Summary:MgGd0.1 of the additives. The variation of dielectric properties

Fe1.9 O4 ferrite with improved electrical and dielectric
properties has been synthesized by conventional ceramic technique. X-ray
analysis explains the single-phase inverse spinel structure of the ferrite. The
dc resistivity is increased by arrangement of magnitude as compared to
Magnesium ferrite. The dielectric loss of the model explained that at room
temperature is only 3 × 10?3 at 3 MHz. If th resistance is high and
low dielectric loss that can be complementary to better constitutional
Stoichiometry, size and character of the additives. The variation of dielectric
properties of the model as a purpose of frequency in the class 0.1–20 MHz has
been deliberate at different temperatures. The electric and dielectric property
has been studied as a purpose of temperature. Possible methods participating to
the results have been explained slightly in the paper.

Introduction: Spinel ferrites have been studied
extensively because they play a vital role in the technological applications.
Gd–Mg ferrites have emerged as one of the most important material due to its
high dc resistivity and low dielectric losses. It is very important in many
applications to control the dc resistivity of the spinel ferrites. For this
purpose two major possibilities are available, controlling the sintering
temperature and substitution. The dc resistivity of MgGd0.1Fe1.9O4
ferrite is increased by one order of magnitude as compared to Mg ferrite. These
useful properties of the spinel ferrites depend upon the choice of the cation
along with Fe2+, Fe3+ ions and their distribution between
tetrahedral (A) and octahedral

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(B) sites of the spinel
lattice, preparation methods, chemical com-position, sintering temperature,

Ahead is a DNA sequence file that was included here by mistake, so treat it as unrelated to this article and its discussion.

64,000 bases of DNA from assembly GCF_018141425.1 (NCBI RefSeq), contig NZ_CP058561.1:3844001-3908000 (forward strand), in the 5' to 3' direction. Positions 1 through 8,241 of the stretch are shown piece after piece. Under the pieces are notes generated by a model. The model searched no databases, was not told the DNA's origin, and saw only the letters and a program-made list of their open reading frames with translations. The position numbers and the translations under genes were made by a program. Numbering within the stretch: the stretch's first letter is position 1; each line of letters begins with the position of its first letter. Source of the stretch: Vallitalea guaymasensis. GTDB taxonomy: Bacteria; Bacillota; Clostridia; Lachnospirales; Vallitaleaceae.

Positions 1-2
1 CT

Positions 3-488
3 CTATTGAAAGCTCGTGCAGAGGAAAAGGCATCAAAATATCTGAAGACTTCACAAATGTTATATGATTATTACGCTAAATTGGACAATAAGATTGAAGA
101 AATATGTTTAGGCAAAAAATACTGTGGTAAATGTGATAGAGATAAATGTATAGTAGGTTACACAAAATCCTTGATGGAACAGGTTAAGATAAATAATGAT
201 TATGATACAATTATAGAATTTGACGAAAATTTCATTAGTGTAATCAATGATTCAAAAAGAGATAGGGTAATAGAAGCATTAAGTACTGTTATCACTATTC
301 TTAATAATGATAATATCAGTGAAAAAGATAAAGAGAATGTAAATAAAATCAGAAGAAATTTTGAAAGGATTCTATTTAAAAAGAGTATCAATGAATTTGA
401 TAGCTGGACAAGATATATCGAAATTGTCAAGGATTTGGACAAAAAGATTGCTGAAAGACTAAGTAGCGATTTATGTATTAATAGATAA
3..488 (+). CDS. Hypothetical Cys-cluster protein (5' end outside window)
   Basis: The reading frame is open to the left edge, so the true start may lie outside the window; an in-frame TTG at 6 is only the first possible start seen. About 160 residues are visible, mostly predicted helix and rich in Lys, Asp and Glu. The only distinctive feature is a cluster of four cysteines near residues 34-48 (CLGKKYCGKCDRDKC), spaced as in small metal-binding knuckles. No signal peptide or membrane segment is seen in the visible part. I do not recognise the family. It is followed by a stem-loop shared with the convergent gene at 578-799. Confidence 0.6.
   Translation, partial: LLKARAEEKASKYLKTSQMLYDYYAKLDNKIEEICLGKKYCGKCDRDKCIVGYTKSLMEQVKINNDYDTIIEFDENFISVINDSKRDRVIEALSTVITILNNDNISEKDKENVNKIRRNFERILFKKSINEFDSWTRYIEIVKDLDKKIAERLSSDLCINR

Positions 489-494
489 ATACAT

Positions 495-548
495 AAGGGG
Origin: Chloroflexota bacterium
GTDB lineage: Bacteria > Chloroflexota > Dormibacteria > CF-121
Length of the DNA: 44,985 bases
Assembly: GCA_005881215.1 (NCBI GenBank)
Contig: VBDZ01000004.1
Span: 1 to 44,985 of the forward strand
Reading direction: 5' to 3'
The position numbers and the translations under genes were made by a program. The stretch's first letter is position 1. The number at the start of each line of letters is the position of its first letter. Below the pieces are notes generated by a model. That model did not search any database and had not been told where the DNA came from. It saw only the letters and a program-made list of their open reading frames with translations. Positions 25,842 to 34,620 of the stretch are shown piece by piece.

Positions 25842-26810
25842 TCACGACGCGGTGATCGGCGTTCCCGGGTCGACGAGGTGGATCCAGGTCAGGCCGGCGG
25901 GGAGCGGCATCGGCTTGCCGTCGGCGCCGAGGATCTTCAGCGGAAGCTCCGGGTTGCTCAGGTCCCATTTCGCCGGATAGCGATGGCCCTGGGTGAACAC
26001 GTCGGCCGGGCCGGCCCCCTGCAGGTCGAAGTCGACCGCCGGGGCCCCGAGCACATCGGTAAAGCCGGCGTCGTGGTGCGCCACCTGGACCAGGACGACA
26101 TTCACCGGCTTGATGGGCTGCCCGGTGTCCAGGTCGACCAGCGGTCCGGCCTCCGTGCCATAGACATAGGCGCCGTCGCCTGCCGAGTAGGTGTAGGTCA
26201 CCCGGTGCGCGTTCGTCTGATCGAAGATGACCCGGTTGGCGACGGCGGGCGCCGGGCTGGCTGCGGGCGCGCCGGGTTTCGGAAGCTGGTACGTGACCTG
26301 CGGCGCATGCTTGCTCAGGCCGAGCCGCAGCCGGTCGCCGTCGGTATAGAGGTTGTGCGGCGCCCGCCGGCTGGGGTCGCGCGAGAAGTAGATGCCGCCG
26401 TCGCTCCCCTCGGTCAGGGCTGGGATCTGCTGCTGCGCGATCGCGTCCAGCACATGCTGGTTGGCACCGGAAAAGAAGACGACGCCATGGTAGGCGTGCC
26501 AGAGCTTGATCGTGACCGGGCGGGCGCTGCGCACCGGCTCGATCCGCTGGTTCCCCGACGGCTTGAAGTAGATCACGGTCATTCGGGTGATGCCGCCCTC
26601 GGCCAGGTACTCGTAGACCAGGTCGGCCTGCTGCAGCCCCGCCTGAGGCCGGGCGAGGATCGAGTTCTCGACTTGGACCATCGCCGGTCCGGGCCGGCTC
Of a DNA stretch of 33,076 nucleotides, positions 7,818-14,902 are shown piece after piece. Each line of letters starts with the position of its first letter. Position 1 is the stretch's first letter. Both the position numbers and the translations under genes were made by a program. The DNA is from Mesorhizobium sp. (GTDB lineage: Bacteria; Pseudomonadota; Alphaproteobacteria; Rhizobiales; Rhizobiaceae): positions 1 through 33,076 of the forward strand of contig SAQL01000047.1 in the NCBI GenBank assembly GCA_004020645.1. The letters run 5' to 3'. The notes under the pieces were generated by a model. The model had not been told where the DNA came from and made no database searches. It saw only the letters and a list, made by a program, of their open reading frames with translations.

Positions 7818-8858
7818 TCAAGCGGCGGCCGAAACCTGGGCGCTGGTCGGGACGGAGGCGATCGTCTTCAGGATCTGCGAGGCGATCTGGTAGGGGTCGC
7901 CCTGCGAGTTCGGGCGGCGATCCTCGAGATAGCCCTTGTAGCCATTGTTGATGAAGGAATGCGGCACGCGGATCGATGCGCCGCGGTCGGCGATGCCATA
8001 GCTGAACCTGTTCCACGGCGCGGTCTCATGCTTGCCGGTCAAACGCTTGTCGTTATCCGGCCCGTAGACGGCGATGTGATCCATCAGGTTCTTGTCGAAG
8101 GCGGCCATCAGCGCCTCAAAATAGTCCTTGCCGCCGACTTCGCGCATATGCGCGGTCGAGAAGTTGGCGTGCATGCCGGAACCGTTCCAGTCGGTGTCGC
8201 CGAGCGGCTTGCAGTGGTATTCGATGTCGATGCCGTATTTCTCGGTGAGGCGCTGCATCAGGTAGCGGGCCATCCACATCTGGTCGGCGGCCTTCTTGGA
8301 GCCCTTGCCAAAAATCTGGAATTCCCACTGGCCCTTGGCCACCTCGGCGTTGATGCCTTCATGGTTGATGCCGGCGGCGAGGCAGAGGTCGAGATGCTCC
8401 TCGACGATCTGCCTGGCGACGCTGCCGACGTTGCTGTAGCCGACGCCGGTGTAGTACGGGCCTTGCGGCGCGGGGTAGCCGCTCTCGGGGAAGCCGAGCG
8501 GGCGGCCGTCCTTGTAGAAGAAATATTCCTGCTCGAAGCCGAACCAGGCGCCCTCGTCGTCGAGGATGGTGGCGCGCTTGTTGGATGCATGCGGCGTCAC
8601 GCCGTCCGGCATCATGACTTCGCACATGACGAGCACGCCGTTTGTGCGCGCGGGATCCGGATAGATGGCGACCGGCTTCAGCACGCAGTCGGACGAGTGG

rate of sintering and nature of the additives. All the ferrites have high dc
resistance. It is used in the formation of the transformers central parts and
chokes. All the ferrites having extremely low dielectric loss are very helpful
for microwave statement. In the paper ,the difference of electric and
dielectric properties of the model as a purpose of frequency at varied
temperatures. In addition to this, the effects of temperature on the electric
and dielectric properties were investigated and reported in the present work.

Experimental details: Mg–Gd ferrite of
composition MgGd0.1 Fe1.9 O4 was prepared by
using the standard ceramic technique. Analytical grade reagents MgO, Gd2
O3 and Fe2 O3 were weighted in appropriate
proportions and mixed thoroughly by wet blending with de-ionized water in an
agate mortar and pestle. The mixed powders were dried and calcinated at 800 ?
C for 3 h to improve the homogeneity of the constituents. After cooling to room
temperature the samples were mixed with a small quantity of polyvinyl alcohol
as a binder and milled. The powders were compressed into pellets uniaxially
under a pressure of 3–8 ton/in.2 in a stainless steel die. The
pellets were finally sintered at 1000 ? C for 3 h and were cool down
to room temperature. The single-phase nature of the prepared samples was checked
by X-ray diffraction studies, which were made by Cu-K radiation of wavelength
1.54 Å using Riga Ku-Denki X-ray diffraction meter. The surfaces of the pellet
were polished and coated with silver paste; they acted as good contacts and
electrodes for measuring the electric and dielectric properties. The dielectric